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I just made some cookies using royal icing with egg whites (I usually use meringue powder). They looked fine when I iced them, but over the next few days the colors faded considerably and ran. Anybody have any idea why that would have happened?

Last edited by Julia M. Usher
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Do you mean that the colors were "runny" in that they did not dry? Or do you mean that colors "bled" into one another as they dried? If the latter, chances are you used too much water to egg white or the overall icing was too loose to start, and it took too long to dry. As with any type of royal icing blend, you can get bleeding of colors if dark and light colors sit too long next to each other while wet. Usually, I work with my icing as thick as I can for the task at hand, and the colors set nice and fast without bleeding or fading.

Let it dry for more time!!! I' m the anxious type and that doesn't help, do other cookies in the meanwhile, have a shower or siesta but don't fill it until it has dried completely. Hope my tip works, afterwards, let us know. In my case, I call it the trap of cookies anxiety!!! 



Me again after some time LoL. I have learnt really RI must be thicker as Julia said, less watery, lets say a 20 seconds consistency so they do not bleed but anyway, Jill Wettestein does lots of wet on wet in 10 seconds consistency and i have never seen her colours bleed. So, same consistency is really reallyyyy important. Another thing to do is to make your colours and let them rest for 1 or 2 days, specially difficult colours as black, red, deep blue. In my case, we have got really bad quality in our colorants so i always try to do my colours with this anticipation. I cannot obtain americolor, chefmaster and others suggested continously everywhere. This part of letting colours rest is so that you do not use excessive ammount of colorants that also helps ugly bleedings to appear. Leaving them for 1 or 2 days makes that you can add colours in different times, less quantity and colours really darken with time.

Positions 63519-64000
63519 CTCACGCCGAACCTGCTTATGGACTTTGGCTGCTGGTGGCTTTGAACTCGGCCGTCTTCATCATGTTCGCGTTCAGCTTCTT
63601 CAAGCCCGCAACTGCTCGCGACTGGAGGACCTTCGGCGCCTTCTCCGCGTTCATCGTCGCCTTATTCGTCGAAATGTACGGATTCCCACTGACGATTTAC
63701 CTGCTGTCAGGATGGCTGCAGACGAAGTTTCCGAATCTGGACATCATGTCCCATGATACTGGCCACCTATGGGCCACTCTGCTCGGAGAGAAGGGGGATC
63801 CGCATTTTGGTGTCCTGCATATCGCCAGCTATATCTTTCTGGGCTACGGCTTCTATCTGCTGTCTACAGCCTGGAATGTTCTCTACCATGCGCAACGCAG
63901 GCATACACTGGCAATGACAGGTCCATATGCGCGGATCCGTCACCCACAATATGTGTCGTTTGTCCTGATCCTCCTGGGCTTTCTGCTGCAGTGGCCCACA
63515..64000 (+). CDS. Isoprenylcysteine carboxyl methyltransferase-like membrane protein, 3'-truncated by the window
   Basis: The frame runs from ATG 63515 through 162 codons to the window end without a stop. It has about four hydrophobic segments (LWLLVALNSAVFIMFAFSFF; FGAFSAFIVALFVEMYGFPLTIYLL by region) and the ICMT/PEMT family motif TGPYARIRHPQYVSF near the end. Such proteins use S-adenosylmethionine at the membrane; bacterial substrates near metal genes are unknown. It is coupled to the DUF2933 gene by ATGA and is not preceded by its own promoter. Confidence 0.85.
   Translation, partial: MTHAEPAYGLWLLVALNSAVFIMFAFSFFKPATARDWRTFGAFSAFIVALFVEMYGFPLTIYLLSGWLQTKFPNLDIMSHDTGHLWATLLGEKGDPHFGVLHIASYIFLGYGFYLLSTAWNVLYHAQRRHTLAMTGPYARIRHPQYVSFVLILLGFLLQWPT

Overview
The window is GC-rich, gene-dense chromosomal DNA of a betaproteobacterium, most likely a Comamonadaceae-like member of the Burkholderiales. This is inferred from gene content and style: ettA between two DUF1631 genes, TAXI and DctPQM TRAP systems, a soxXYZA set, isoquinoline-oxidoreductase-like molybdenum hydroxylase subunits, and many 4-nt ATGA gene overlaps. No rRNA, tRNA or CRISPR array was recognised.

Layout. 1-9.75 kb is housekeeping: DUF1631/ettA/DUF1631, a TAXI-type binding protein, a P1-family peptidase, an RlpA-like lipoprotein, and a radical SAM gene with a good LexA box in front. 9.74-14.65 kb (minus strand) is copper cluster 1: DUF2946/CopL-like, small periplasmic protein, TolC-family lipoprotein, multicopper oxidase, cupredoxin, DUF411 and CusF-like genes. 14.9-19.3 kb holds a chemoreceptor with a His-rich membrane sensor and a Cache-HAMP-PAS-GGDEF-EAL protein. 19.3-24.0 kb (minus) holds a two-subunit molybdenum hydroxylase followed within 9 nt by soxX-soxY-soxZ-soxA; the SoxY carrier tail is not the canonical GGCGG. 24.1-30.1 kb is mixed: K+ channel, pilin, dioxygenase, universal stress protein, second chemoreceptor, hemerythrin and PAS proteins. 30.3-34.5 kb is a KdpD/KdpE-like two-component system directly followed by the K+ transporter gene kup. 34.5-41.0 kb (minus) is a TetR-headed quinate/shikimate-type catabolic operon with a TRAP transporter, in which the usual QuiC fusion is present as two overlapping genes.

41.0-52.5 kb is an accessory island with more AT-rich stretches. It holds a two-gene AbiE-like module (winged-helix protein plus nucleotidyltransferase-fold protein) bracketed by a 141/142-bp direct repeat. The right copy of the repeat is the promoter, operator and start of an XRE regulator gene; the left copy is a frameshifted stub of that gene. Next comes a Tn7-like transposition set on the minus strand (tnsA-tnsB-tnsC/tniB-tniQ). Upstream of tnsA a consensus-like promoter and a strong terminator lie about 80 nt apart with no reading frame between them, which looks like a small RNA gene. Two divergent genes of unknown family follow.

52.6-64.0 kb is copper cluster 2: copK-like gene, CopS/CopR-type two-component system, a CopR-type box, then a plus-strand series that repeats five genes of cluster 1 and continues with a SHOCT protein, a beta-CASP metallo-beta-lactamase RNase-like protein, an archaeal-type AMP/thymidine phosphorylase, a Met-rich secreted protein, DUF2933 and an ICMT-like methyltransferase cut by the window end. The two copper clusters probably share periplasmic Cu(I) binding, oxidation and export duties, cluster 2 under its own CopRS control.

And today i have learnt from Julia, reading these posts that we DO NOT have to use white colorant for our RI or glaze (this is usually recommended so that colours gain better intensity) but the real thing here is that that white colorant adding helps RI to dry in a longer ammount of time so, the more these colours are wet one on the side of the other, more they bleed. So white colorant makes the RI stay wet for more time, and that would explain how excessive colorant for RI (meaning to intense colours) make them bleed as well 

So resuming:

- thicker RI, here i mean a 20 sec one

- but maybe the better is using same RI consistency so they don't dry in different times(if this happens, it will bleed too). So this way you could go for a 10 seconds wet on wet.

- make colours with one or 2 days ahead, and more if they are intense colours as black, dark blue or red.

- do not use excessive colorants or add white colorant to all your RI batch: this makes RI to dry in a longer time: resulting ugly bleeding

Hope this helps. This is based on my experience, things i read and Julia's answers in these posts.

Kiss, perhaps writing again in a few months, do not know! LOL



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